Sunday, February 27, 2005

Gwen, Part Three

Gwen had her big debut at the Frederick PetsMart yesterday, and I must say, I felt like a roadie at a rock concert. Everyone stopped to pet her and tell her how beautiful she was. We had to expand the sliding door last night just so her ego would fit through. Now she's making eccentric demands ("I want nothing but perfectly square kibble pieces in my bowl!" and "Mastadon bones only!") and getting her body pierced in unspeakable places.

Okay, truth: she came home and slept for seven hours straight, other than waking up to eat dinner. It's a tough job being a star. Of course, when she finally got up at 11 pm, it was time to play, not time to go to bed, so she was not at all thrilled to be stuck in her crate and expected to sleep more just because everyone else was. It's like having a little kid sometimes. But she finally settled down after several minutes of whining, barking, and Wookie-like grumbles.

Several people applied to adopt her, so she'll probably go to her forever-home next weekend. I will miss her. I even considered adopting her myself, since she meets the two nonnegotiable criteria:

1) Good with cats
2) Doesn't chew Meadow's stuffies

But adopting her would have sort of defeated the purpose. I don't want to have three dogs in the house, so if we adopted one, that would end our fostering. Besides, Chris said no.


Thursday, February 24, 2005

The one we've been waiting for (trumpets, please)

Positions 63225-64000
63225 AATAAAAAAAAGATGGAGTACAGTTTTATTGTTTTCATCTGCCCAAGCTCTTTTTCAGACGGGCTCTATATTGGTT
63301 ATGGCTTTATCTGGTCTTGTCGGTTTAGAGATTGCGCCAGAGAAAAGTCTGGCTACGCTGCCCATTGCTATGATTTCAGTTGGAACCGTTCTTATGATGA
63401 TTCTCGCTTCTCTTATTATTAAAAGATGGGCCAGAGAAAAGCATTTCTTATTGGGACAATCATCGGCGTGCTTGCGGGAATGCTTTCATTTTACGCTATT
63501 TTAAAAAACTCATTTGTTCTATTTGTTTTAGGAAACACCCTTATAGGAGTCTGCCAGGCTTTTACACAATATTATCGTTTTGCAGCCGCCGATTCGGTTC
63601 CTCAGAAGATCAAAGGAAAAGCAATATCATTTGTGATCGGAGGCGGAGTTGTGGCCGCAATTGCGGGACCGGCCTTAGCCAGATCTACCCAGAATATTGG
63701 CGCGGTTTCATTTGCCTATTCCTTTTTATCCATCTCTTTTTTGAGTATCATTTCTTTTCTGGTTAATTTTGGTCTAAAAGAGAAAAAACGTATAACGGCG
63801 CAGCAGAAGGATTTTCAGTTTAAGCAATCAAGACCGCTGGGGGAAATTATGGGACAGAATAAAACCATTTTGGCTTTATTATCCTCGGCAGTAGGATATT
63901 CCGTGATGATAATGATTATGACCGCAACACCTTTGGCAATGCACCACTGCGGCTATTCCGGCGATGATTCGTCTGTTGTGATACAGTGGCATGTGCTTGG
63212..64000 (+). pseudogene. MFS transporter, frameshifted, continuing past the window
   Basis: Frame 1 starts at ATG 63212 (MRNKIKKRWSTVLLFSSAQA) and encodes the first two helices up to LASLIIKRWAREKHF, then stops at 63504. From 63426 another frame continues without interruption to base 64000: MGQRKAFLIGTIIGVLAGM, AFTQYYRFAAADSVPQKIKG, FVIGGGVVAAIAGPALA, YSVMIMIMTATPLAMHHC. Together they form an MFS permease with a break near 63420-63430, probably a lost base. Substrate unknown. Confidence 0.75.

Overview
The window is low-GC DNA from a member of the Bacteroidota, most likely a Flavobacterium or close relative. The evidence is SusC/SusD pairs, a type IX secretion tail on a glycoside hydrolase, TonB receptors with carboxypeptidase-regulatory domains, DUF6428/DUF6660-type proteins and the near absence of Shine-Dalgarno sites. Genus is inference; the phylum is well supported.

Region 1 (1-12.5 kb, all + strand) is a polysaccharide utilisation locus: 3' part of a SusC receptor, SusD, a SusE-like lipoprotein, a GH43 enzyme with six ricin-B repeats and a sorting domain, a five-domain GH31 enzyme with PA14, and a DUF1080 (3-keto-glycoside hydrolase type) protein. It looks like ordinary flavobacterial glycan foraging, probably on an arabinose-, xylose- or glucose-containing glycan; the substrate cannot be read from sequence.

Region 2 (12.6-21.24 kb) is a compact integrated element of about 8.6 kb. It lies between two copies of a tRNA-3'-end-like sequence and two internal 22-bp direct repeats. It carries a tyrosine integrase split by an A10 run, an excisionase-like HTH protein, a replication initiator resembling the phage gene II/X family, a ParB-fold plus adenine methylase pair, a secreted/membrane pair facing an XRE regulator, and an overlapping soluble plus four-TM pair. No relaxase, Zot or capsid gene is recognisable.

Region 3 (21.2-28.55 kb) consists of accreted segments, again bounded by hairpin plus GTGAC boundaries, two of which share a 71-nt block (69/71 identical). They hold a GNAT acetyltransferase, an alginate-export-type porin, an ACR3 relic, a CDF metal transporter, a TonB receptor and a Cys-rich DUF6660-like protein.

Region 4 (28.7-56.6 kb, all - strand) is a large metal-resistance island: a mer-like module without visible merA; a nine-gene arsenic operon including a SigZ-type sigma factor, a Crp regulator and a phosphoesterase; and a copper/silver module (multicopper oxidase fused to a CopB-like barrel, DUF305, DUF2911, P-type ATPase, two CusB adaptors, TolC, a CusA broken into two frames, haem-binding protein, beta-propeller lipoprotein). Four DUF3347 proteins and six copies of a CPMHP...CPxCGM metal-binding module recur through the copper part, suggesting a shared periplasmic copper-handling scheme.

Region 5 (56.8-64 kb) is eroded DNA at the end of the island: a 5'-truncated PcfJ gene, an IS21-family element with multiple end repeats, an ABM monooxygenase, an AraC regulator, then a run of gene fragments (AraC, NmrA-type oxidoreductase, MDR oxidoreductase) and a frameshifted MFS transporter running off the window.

It's gonna snow, ho, ho
Right here in Dixie
All will be white overnight
It will be cold
On [Thursday], hey, hey
Right here in Dixie
We'll do-si-do in the snow
So I've been told.
--the Mayor, Year Without a Santa Claus, by Jules Bass

--"Stopping by the SuperFresh on a Snowy Evening," Author Unknown

(The second song is attributed to some guy who worked at my husband's company but left before Chris started. It was passed down by his coworkers in the oral tradition, like all classic works of the great bards.)

My boots were made for trudgin'. Let it snow, Father Sky, let it snow.

Wednesday, February 23, 2005

The Syntax of Fate

Dame Fortune is a fickle gipsy,
And always blind, and often tipsy
--Winthrop Mackworth Praed, "The Haunted Tree"

I'm a huge fan of fortune cookies. I adhere to the superstition that no matter how full of lo mein, egg rolls, and sesame noodles your little tummy is, you have to eat every crumb of the cookie to make the fortune come true. If you don't like the fortune (e.g., "you are hard-working and a stickler for detail"), don't eat the cookie. Have the orange slice instead.

The really good ones I keep. There's one in the see-through part of my wallet--where my driver's license resides--that says, "Your dreams are never silly; depend on them to guide you." I see it every time I show my ID--to board a plane, to cash a check, and those laughably rare occasions I get carded.